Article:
44. Sometimes You Don't Gotta Kiss de Frog

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In accordance with Evil Magician Law and the tradition of Venetian glassblowers, Portlanidian dragontamers, and Swedish chefs, all highly flammable operations must be located at a safe distance from other human activity. Preferably with a body of water surrounding the premises.

Which meant another trek through the mud in the dark with the chatter and music of the Games melting into the nightly song of the forest—a symphony of rustling leaves, hooting owls, and amorous crickets.

The trip was made interminable by two problems: 1. The slimy, sulky amphibian formerly known as Prince Derek wriggling around between her breasts and 2. Druscilla's fashion choices. The voluminous pink skirts—which were roughly the circumference of Mount Dolorem and the weight of a house—encumbered every step. Imagine trying to hike in a medieval forest in such a contraption. Also, Ashley's neck ached from holding up the fifty-pound beehive wig. And though Ashley had slept for years beside a fireplace, waking each morning covered in ash, pigeon poop was an entirely grosser substance and made her gag every time the realization that she had it caked onto her face burbled to the surface. Okay, some of her best friends were pigeons, but it didn't mean she wanted their excrement on her face.

"You're lucky Druscilla's face was so badly burned she needed to wear that ... uh ... foundation," Layyin said as if reading Ashley's mind.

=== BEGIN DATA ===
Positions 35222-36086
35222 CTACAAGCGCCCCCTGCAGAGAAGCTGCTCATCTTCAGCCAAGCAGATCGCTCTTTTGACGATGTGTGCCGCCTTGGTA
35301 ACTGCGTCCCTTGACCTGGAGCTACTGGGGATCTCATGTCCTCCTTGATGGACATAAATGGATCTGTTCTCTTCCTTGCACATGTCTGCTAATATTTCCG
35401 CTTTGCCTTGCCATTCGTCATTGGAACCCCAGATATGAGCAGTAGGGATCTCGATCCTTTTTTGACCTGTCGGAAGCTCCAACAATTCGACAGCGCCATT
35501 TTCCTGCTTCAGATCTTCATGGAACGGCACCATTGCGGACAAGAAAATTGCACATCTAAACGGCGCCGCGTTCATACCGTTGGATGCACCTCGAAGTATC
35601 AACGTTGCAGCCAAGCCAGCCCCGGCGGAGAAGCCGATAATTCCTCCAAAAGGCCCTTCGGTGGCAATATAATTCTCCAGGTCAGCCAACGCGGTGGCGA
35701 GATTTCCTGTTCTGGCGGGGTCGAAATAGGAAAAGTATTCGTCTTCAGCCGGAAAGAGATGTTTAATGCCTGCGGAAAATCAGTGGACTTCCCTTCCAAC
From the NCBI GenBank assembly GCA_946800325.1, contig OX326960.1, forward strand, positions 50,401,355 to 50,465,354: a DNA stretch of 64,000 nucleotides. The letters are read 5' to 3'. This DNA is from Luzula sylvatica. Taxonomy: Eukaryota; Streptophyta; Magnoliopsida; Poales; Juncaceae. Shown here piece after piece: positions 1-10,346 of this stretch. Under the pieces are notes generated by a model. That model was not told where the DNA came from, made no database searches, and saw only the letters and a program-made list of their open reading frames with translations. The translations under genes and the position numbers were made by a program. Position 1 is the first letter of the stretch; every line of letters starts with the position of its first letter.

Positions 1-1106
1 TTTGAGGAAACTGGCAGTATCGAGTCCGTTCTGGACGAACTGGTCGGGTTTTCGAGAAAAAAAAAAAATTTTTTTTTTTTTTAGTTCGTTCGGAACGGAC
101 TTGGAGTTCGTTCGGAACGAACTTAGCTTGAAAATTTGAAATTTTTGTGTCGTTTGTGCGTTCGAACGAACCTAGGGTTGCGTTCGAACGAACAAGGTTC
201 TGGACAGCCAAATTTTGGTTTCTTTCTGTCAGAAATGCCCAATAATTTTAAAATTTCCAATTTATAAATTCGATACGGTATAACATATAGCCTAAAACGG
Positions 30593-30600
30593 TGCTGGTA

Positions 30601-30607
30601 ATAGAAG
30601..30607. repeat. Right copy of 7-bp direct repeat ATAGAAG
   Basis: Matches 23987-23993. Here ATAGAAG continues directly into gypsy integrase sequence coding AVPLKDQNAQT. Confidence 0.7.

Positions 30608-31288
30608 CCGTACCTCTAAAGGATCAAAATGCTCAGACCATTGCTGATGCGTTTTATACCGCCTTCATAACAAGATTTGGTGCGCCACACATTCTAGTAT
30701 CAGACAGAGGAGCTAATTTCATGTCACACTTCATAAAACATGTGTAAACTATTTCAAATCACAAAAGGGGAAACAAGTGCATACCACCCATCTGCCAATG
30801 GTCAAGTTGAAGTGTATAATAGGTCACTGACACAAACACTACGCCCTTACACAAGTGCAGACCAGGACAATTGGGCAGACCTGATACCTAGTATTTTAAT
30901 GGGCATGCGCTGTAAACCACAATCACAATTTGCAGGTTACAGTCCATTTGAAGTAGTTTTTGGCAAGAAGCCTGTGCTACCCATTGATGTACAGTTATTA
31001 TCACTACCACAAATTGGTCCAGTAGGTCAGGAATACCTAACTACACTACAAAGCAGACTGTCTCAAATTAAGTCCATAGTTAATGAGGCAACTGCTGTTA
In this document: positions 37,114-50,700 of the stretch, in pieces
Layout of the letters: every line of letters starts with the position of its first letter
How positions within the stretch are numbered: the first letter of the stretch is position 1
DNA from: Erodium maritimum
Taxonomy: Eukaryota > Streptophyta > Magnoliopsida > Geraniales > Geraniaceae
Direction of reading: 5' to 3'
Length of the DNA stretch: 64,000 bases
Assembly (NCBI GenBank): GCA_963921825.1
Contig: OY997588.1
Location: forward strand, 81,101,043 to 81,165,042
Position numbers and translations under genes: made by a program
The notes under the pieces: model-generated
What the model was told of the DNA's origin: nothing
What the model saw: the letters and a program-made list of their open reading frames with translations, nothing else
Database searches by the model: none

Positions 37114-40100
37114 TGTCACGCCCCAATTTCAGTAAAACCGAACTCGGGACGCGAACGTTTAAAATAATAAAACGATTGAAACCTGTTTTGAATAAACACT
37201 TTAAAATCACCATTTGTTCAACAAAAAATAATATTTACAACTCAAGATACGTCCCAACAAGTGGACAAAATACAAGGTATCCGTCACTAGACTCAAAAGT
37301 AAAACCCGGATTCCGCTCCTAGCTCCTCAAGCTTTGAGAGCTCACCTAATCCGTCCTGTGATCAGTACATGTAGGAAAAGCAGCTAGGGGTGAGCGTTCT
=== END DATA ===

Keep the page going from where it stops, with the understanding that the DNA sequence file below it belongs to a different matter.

Ashley frowned. "It's poop, Layyin. And I don't want to feel lucky about it right now. Maybe later."

"Don't you think it's ironic that you're impersonating a shapeshifter?" Layyin said, pushing a low-lying branch out of the path so that Mount Ashley could pass.

"Thanks. And yeah, I suppose it's ironic. Just wish my stepsister liked lighter-weight, more breathable fabrics and less of them," Ashley said. "Stop that!"

"I'm just trying to make conversation," Layyin said defensively, continuing to spin her spear.

"Not you. Him," Ashley said, reaching into the bodice and relocating Derek firmly in the center. "Stay still."

"Easy for you to say," Derek ribbited. "You try hanging out in a crevasse between two fleshy globes!"

"I'm a lot bigger than you at the moment, tiny frog prince."

"Tell me something I don't know," Derek complained.

"What'd he say?" Layyin asked.

"He doesn't like his seat on the Ashley chariot."

"Maybe there's a pocket in the skirts. You could relocate Derek there," Layyin suggested.

"Skirts don't have pockets," Ashley said.

"Did you look?"

"No, because everyone knows that."*

"Think about it. Druscilla is a magician. She would probably want a place to hide her scrolls and amulets and vials of insta-death."

Ashley wrinkled her brow, and a flake of makeup drifted down her eye line. "What's insta-death?"

"Just made it up. If I were an evil magician, it would be a potion I'd have on hand."

"Layyin, can I just say the world is a safer place without you being a magician?"

"You can, and you can also check for pockets. Humor me."

Ashley rolled her eyes and began searching the endless yards of fabric. She felt something hard and stiff bump against her thigh and sucked in a breath.

"You found something?" Layyin said, with an I-told-you-so grin.

Ashley extracted a heavy, bejeweled dagger—rose gold with pink diamonds on the hilt and a creamy square of parchment with Druscilla written across the front. "Wow."

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